17 October 2006

Leadership and goals

Setting goals is a important part of the function of a leader. Often this is described with having a vision, although in laymen terms it is called setting goals. An important point when setting goals is setting the right goals. And to be able to set the richt goals, one needs the right information for the situation. An example of setting the richt goals and having the right information is an anecdote about a basketball player who took up running, because basketball was not really his game. Before he began running, he called a trainer. The trainers advised him to start running eight miles every day for a week and then call him back. After a week he would see results, the trainer added. After a week of running eight miles every day, the runner found he was still running the eight miles in the same time as when he began running. Disappointed he called the trainer, that his time had not improved and that could not have been the goal. The trainer answered with a question: “Are you still out of breath after running eight miles as you were at the beginning of the week?” The runner had to admit, that his condition had improved over the week. And he could only conclude that he had sat himself the wrong goals. So the only difference between the trainer and the runner, was the amount of knowledge. The trainer knew that a better running condition starts with better use of your lounges, not a faster time.

So being able to set the right goals is an important leadership skill. Setting the wrong goals will lead to disappointment and disappointment will lead to resistance. But setting the right goals needs information. Information about the possibilities and abilities and about the situation in which those abilities are to be used. It asks for the ability to tune the available abilities to the situation. To recognize which abilities are needed in a situation and see which abilities are available in yourself and your organization. But it also needs the ability to see the possibilities and impossibilities of a situation and through that set the right goals. Because setting realistic objectives, is more important to create the feeling that reality is manageable, than setting high and lofty goals, that will be forever out of reach. Besides it is more fun to make real small steps, than become disappointed over giant steps you will never make.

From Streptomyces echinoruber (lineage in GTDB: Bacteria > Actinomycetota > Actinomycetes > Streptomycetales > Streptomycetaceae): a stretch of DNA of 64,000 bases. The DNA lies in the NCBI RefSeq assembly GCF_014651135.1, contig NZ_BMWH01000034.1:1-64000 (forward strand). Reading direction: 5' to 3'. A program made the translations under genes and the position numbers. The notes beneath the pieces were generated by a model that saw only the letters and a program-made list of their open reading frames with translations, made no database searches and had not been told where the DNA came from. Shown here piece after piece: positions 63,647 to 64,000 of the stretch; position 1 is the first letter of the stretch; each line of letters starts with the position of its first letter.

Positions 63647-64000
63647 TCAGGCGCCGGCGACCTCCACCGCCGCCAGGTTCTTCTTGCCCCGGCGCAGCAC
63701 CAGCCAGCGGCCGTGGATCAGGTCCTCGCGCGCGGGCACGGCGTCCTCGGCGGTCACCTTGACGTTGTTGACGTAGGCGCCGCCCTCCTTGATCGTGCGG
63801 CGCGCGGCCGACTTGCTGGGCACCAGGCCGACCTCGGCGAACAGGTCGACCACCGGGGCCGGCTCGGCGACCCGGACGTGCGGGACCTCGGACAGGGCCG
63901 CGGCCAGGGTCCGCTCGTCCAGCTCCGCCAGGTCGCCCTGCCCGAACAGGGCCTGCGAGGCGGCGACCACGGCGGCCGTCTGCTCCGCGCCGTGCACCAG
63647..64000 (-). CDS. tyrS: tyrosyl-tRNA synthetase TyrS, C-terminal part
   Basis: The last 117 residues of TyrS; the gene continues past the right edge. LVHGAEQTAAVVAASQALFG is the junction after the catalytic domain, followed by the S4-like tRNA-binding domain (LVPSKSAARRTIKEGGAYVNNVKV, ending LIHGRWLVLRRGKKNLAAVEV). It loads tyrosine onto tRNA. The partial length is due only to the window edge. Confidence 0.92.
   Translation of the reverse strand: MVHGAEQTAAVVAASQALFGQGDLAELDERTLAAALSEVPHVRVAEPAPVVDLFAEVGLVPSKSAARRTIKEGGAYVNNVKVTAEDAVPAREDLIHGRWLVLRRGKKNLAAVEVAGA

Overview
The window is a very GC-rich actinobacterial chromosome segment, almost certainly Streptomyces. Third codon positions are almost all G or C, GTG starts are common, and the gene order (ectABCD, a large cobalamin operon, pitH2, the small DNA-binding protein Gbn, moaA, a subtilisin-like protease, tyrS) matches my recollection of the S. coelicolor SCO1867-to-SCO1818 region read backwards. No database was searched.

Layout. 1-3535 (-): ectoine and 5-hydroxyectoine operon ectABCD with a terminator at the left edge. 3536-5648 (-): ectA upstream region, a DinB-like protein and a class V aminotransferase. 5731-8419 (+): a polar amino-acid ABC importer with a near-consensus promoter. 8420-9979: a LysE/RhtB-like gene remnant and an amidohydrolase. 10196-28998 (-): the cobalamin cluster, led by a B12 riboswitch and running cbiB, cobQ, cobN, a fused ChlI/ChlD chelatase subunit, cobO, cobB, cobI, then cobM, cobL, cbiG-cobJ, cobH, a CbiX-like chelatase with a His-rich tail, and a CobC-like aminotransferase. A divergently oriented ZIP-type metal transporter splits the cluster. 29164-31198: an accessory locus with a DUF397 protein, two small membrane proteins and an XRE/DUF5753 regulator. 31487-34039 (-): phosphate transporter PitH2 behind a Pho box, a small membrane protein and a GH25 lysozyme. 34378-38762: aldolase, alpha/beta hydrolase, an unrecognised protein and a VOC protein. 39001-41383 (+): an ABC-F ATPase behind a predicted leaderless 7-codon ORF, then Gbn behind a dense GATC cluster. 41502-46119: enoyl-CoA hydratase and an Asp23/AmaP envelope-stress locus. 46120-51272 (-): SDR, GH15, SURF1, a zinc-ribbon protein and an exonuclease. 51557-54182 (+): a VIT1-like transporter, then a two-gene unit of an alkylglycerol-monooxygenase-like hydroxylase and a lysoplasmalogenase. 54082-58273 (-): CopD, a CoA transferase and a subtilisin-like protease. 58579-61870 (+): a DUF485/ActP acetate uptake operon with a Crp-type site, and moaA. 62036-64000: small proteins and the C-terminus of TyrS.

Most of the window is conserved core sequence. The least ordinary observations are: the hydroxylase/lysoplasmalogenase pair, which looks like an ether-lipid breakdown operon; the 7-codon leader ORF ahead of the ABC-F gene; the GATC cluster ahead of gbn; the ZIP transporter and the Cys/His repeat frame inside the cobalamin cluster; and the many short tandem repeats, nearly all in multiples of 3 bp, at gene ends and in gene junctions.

13 October 2006

Leadership and two kinds of it

If you want to sort leadership, one could state, that there are only two kinds. The first kind is all about the leader. The second kind is all about the succes of the organization the leader works for.
In the case of the leader who stands central, the leader and his wishes will stand as norm. Something that would not be a problem if the leader had only to lead himself. Or when his wishes and standards coincide with those of his surroundings. It becomes a problem, when this leader starts to impose his wishes and standards on his surroundings, from his believe to be more knowledgeable than everybody else. Often such an all knowing leader will look for people to surround him, that will agree with him. Or else he will use any means possible to undermine and weaken the opinion of others. If the leader has enough power he will use it to get rid of those with a opposing opinion or make it impossible for them to work, so they will choose to leave.
Such an egocentric leader will believe that all successes are his doing and will explain all failures with every possible external reason available. If that means blaming his coworkers, so be it. But failure can never be his doing.

The second kind of leader has a attitude that seeks to find success for his surroundings. He knows, through observation, what his surrounding sees as success. This kind of leader will try to gather people around him, that will be strong in the aspects where his weaknesses lie. He wil also find the means and people who make it possible to be successful. And he will look for the strong sides of the people and the means that are at his disposable to create success.
The inclusive leader will acknowledge everyone who had a part in the success. He wil look at failure from its causes and try to learn from it, together with the people with whom he cooperates. This behavior does not mean that this kind of leader is afraid to take difficult decisions. Difficult decisions are part of what a leader has to do. The inclusive leader will have less need for these kinds of decisions. And they will be taken after all other options have been tried and proofed to be inadequate.

Making such a bipartition is off course extreme, because no human is black and white in personality. However it will be much less fun working for an egocentric leader than a inclusive leader. Even if the egocentric leader is completely or partly egocentric. So all one needs to do is find a leader, who finds his surroundings more important than himself.